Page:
Istanbul Declaration Sees Organ Transplantation Worldwide Threatened by Organ Trafficking and Transplant Tourism and Commercialism
The Declaration of Istanbul website is under development and will be hosted at http://www.declarationofistanbul.org/
Click here to read latest news on the Director of Medical Affairs page
Together with the International Society of Nephrology (ISN), TTS endorses the Declaration of Istanbul on Organ Trafficking and Transplant Tourism, an important affirmation of ethical principles and practices adopted on May 2, 2008, at an international summit of more than 150 healthcare professionals, officials, scientists, ethicists and legal scholars from 78 countries and 20 international organizations.
Organ commercialism, which targets vulnerable populations (such as illiterate and impoverished persons, undocumented immigrants, prisoners, and political or economic refugees) in resource-poor countries, has been condemned by international bodies such as the World Health Organization for decades. Yet in recent years, as a consequence of the increasing ease of internet communication and the willingness of patients in rich countries to travel and purchase organs, organ trafficking and transplant tourism have grown into global problems. For example, as of 2006, foreigners received two-thirds of the 2000 kidney transplants performed annually in Pakistan.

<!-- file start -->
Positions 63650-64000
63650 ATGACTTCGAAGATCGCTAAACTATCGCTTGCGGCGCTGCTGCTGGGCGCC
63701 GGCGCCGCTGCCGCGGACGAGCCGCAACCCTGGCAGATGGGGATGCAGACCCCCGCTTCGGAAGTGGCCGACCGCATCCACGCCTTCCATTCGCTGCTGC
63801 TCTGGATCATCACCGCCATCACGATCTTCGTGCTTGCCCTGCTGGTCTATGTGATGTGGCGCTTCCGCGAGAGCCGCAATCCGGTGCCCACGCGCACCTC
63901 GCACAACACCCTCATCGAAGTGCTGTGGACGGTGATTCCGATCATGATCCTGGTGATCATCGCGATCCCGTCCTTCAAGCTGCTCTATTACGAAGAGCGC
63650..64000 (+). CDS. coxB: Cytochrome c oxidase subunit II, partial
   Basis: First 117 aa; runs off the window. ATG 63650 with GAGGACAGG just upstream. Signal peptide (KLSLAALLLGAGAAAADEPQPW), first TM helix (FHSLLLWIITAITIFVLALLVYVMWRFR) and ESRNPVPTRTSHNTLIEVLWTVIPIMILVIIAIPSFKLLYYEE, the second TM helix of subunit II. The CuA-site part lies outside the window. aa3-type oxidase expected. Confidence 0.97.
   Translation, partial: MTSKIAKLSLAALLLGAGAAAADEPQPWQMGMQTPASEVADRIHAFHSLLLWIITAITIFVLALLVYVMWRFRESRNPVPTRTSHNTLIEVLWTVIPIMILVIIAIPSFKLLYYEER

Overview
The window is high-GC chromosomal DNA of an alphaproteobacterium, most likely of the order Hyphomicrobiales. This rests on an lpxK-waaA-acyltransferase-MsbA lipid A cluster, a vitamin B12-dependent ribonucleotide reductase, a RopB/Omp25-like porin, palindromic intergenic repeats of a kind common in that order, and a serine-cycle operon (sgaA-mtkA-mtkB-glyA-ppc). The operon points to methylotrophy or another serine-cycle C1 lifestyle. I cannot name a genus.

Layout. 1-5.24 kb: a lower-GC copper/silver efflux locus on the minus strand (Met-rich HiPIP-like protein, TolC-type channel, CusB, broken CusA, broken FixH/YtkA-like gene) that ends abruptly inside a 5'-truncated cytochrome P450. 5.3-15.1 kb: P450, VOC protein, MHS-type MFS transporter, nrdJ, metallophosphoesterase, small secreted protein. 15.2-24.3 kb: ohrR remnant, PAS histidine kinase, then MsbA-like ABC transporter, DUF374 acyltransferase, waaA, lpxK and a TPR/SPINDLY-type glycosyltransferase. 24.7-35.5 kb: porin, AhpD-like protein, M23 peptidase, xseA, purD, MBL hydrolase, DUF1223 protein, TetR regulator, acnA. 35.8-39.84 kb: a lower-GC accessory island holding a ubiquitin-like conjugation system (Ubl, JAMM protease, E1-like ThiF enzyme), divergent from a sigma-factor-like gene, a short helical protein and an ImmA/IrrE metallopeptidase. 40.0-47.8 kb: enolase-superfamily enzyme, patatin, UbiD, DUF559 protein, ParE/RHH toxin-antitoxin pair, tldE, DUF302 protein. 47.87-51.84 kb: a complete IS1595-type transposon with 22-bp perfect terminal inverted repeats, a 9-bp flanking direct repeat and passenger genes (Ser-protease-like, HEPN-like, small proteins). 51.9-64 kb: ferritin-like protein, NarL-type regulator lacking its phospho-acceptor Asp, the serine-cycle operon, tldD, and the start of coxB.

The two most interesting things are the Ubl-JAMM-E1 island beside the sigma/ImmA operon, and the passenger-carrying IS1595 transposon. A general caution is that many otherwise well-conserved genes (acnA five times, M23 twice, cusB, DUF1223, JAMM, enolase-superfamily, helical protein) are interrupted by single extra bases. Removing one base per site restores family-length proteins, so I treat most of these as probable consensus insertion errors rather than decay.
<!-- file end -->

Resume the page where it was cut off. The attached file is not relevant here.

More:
The Declaration of Istanbul proclaims that the poor who sell their organs are being exploited, whether by richer people within their own countries or by transplant tourists from abroad. Moreover, transplant tourists risk physical harm by unregulated and illegal transplantation. Participants in the Istanbul Summit concluded that transplant commercialism and tourism and organ trafficking should be prohibited. And they also urged their fellow transplant professionals, individually and through their organizations, to put an end to these unethical activities and foster safe, accountable practices that meet the needs of transplant recipients while protecting donors.